Live sports are one of the few proven use cases for real-time social media. Twitter’s users still aren’t sure what they’re supposed to be doing there, even according to the company’s own executives, but every time a Super Bowl or World Cup rolls around, they seem to get the hang of it for a few days. 

The problem with the social sports experience is it’s almost too rich. Depending on which piece of it you want to do – check scores, read headlines, trash talk with your friends, watch highlight clips, update your fantasy roster – there are thousands and thousands of different apps you might be using, not to mention all the general-purpose ones sports fans use to share with each other, like email and text messages. 

Alex Beckman had 25 different ones on his phone when he had the idea for one that would make most of them unnecessary. “The goal was to take that sports news experience you might have with your friends and create a chat platform that’s content-aware,” says Beckman. The result is GameOn, which just secured $1.5 million in seed funding, with NFL Hall of Famer Joe Montana taking a big stake through his Liquid Two Ventures fund. 

The GameOn experience is organized around “huddles,” basically chat rooms or groups that you can create or follow. You might create a huddle for your hometown friends and another for your college roommates while following the official huddles of your favorite NBA team and La Liga. “Content aware” means the huddle is automatically updated with articles and photos from partner news outlets like ESPN and Bleacher Report, as well as videos of home runs, touchdowns and other highlights pulled from Vine. (A lot of the sports video on Vine is put there without permission of the rights holder. Beckman says GameOn is negotiating with leagues and networks for the rights. In the meantime, “We’re working within terms of service on Vine and counting on them to do all the right stuff there.”)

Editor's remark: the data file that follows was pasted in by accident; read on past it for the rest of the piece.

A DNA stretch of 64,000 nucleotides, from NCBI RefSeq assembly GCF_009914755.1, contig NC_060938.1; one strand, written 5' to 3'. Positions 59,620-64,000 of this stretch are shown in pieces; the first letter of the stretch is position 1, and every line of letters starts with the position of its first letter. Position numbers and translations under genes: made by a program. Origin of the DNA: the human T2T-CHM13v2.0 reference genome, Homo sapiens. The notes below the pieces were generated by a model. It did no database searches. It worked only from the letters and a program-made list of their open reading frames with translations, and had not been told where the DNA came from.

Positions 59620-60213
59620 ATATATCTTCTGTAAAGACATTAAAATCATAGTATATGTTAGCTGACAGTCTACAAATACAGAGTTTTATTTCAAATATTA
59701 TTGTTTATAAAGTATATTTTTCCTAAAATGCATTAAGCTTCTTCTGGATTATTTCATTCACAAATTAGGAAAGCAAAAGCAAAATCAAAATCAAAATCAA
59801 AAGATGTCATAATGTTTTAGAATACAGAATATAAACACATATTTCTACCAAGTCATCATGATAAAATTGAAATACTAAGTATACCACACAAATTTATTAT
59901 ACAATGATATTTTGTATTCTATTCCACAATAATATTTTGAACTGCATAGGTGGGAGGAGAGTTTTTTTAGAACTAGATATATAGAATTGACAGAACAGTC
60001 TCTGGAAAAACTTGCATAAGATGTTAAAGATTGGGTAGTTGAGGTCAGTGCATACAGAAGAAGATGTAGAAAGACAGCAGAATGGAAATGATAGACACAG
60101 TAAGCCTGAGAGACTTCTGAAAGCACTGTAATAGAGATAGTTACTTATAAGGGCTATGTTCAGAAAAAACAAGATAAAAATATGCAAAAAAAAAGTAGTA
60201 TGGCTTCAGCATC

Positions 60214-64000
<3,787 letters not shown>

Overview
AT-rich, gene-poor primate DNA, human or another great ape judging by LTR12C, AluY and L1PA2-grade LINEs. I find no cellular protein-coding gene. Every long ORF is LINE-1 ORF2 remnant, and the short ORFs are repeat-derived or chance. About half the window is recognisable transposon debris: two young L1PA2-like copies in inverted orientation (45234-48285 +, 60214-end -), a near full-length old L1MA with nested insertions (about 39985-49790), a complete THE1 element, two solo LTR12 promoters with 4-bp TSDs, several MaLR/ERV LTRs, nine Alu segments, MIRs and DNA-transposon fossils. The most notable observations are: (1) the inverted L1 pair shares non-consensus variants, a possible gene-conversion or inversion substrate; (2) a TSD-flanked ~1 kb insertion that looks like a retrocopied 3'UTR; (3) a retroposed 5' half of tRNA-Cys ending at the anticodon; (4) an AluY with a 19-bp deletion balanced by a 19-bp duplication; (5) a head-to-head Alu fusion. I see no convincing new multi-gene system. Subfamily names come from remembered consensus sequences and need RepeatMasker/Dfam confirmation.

Athletes have their own huddles, too. Right now about 30 of them are signed up with GameOn. Since most of them are already interacting with fans on Twitter, Instagram and Snapchat, it’s an easy way to consolidate and monetize their followings through the sale of digital “stickers” bearing their likenesses.  Beckman likens the stickers to the playing cards or bobblehead dolls fans already collect.

Lawyer Milloy, the Pro Bowl safety who played 15 seasons in the NFL and won a Super Bowl with the Patriots, is one of the athletes who’s most active with GameOn. Like Montana, he’s an investor and also a close advisor to Beckman. Milloy describes himself as an avid technophile. “I’m one of the guys that, at the end of the night when the wife is going to sleep, I’m downloading apps,” he says.

Milloy thinks athletes’ huddles will be one of the biggest draws for GameOn. “It’s really hard from a consumer standpoint to feel like they’re getting a true opinion from somebody who actually played the damn game.” 

Published on: Aug 6, 2015